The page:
She also praised Scott, who had no reservations about Lillie’s internship.

“Coach is the first person to want you to be a whole person and not just be singularly focused on golf,” Lillie said, “so she was excited for me to get that opportunity in working with football. I think she knows me well enough to know that that’s something that would make me really excited and that would fulfill me. It was just mutual excitement, and she was totally flexible about my class schedule and everything like that. It was sort of a mess in the beginning, figuring it out, but I couldn’t ask for more flexible and more adaptive coaches.”

On fall Saturdays, the women’s golf team often plays tournaments or practices, so Lillie hasn’t had any football responsibilities on weekends. But if there’s a break in her schedule, Goldstein said, she’s “more than welcome to come work a game. We’re happy to have her out there.”

Lillie hopes to be able to work the football team’s regular-season finale, Nov. 27 against Virginia Tech at Scott Stadium. “That would be pretty fun,” she said.

In May, the UVA women’s golf team placed ninth at the NCAA Regional in Columbus, Ohio. That wasn’t enough for the Hoos to advance, but Lillie’s three-round total of 217 strokes qualified her for the NCAA Championships in Scottsdale, Ariz.

Her ninth-place finish at NCAAs was the third-highest ever by a Cavalier, and Lillie was proud of her achievement. “But on the other side of that,” she said, “I knew that it wasn’t my last year in college and I couldn’t think of that as something that would guarantee my success this year. So I think in a way it kind of provided a challenge for me to go a step further [in 2021-22]: How am I gonna sort of climb up this whole mountain again this year and try and get an even better result this year? So that’s something I’ve been mentally dealing with, and it’s been a good exercise for me.”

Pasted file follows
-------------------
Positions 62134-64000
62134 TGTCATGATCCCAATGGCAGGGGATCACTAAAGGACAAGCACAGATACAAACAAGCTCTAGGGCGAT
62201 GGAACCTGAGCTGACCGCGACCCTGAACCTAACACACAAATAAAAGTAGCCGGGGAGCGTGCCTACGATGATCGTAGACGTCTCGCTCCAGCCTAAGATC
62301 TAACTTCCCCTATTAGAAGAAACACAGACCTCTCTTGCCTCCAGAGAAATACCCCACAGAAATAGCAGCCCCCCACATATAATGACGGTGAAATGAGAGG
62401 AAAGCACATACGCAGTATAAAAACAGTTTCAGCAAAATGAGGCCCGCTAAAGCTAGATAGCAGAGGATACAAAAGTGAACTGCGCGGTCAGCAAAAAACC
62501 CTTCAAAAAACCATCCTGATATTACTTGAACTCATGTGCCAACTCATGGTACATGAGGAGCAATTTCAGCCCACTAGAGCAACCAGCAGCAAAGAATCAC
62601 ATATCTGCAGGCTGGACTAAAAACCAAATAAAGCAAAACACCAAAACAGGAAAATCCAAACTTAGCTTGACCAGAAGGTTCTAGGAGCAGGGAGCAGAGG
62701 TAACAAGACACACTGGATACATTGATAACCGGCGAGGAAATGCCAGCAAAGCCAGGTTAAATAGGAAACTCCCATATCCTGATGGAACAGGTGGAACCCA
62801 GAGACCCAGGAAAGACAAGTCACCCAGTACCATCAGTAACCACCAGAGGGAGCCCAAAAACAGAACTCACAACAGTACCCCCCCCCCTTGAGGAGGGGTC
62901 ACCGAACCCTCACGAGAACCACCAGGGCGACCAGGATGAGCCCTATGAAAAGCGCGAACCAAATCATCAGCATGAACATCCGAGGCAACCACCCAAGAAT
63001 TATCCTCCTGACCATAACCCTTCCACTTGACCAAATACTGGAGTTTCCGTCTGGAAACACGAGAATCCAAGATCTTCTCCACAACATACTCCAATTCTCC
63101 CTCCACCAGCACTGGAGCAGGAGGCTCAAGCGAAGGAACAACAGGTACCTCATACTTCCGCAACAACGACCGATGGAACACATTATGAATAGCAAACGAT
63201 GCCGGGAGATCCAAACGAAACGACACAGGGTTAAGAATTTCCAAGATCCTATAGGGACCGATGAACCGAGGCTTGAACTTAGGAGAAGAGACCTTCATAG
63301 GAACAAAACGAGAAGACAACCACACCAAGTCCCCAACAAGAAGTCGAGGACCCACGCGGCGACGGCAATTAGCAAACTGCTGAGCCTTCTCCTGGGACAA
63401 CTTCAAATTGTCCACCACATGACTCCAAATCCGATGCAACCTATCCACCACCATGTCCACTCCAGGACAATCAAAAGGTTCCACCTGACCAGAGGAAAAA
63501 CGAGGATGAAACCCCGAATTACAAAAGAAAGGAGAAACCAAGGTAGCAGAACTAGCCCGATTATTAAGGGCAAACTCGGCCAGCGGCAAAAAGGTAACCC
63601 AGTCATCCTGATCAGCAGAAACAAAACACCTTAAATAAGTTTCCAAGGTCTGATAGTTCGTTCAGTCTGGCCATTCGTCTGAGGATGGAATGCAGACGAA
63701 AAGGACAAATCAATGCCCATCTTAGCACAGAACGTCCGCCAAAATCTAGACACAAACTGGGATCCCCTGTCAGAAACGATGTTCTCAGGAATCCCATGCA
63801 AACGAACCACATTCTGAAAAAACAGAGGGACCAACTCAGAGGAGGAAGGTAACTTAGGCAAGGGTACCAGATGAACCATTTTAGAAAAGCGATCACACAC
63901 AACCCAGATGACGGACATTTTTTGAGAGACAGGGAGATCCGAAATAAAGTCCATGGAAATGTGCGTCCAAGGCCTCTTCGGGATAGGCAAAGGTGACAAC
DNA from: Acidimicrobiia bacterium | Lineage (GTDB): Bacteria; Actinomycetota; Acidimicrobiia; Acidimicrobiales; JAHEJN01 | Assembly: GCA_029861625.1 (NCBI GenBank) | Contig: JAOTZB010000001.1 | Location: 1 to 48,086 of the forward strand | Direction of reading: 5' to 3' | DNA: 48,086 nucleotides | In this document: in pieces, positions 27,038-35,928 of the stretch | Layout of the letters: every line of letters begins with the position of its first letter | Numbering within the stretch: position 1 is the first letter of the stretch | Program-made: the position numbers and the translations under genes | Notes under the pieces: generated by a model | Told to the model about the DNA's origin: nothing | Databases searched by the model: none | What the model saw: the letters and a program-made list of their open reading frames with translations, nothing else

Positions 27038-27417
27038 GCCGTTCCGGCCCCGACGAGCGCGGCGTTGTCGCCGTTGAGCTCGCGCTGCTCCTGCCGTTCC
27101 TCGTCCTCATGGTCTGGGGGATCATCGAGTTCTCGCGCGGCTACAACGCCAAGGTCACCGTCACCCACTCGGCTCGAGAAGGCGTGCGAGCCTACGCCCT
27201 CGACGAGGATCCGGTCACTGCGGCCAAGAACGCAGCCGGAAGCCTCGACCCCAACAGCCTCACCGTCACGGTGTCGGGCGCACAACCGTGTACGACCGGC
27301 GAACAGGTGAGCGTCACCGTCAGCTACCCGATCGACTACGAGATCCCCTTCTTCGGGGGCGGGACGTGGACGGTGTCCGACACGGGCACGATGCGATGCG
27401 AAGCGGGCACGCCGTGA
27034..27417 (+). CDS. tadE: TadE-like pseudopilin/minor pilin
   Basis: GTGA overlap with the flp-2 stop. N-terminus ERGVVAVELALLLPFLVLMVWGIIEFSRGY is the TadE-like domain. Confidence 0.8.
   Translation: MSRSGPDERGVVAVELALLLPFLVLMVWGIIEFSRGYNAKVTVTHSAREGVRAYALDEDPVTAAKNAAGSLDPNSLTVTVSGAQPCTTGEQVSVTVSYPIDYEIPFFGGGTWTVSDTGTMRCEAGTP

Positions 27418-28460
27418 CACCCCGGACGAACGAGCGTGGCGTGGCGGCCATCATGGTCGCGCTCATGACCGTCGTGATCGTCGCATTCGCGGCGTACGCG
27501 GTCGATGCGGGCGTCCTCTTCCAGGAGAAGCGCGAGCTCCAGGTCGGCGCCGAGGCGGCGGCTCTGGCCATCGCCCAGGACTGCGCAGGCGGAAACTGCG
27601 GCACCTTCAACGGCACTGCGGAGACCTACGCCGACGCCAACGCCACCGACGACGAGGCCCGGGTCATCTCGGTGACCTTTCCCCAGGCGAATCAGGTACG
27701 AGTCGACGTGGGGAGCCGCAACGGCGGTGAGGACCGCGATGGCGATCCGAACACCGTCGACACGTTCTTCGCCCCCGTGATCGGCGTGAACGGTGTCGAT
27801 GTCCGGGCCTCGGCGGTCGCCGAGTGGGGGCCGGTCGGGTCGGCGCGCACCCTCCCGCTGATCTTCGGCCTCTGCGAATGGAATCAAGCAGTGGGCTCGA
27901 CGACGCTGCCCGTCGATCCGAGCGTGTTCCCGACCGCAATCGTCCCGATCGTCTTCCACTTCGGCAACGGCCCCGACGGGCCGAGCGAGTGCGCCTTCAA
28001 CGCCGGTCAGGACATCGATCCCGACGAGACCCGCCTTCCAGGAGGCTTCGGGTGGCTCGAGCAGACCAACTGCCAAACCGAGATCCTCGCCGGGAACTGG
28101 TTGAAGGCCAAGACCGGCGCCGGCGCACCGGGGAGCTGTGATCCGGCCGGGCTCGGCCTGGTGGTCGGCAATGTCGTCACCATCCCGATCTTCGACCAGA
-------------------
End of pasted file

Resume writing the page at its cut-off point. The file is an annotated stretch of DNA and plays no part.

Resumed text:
Lillie isn’t sure if she’ll pursue a professional golf career after she earns her master’s next spring.

“I’m still a little bit up in the air about it, to be quite honest with you,” she said, “It’s what I want to do and I know it’s probably what I should do, just given how much I put it into golf, but I also know that that lifestyle is kind of a grind, and it’s a lonely lifestyle. I’m kind of using this year to decide if my whole heart is in that or if I want to do something else.”

Coaching at the college level might be an intriguing option eventually, Lillie said. “I love being on a team, and I think that college golf is one of the most exciting and rewarding things you can do. I’ve personally loved it, and I see how I can help other people in a really personal way.”